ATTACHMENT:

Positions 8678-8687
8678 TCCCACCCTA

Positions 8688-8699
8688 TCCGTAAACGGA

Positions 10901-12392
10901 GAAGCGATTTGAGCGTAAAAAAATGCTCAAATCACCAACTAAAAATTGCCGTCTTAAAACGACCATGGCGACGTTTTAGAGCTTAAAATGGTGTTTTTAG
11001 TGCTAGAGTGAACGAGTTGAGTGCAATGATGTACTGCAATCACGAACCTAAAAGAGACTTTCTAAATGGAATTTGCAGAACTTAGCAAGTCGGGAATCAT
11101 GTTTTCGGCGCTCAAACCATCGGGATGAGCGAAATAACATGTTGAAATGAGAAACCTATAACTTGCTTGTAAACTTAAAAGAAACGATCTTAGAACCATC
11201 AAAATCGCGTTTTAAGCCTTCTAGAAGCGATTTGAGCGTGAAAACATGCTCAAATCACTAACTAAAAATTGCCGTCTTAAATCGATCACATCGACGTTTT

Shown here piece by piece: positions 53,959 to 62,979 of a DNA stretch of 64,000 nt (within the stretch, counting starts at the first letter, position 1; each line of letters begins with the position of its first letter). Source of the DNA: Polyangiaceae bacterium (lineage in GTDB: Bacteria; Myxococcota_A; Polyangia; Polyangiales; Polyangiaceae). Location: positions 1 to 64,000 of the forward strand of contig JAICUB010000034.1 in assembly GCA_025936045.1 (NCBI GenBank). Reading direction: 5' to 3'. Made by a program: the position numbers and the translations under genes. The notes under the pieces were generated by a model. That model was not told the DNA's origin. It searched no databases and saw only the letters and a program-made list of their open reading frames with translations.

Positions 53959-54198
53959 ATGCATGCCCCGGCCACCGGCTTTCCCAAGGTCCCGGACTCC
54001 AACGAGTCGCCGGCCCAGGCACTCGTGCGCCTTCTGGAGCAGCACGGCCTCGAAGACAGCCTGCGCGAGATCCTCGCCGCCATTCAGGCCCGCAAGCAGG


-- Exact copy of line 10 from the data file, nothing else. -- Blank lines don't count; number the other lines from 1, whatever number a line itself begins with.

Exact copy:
Shown here piece by piece: positions 53,959 to 62,979 of a DNA stretch of 64,000 nt (within the stretch, counting starts at the first letter, position 1; each line of letters begins with the position of its first letter). Source of the DNA: Polyangiaceae bacterium (lineage in GTDB: Bacteria; Myxococcota_A; Polyangia; Polyangiales; Polyangiaceae). Location: positions 1 to 64,000 of the forward strand of contig JAICUB010000034.1 in assembly GCA_025936045.1 (NCBI GenBank). Reading direction: 5' to 3'. Made by a program: the position numbers and the translations under genes. The notes under the pieces were generated by a model. That model was not told the DNA's origin. It searched no databases and saw only the letters and a program-made list of their open reading frames with translations.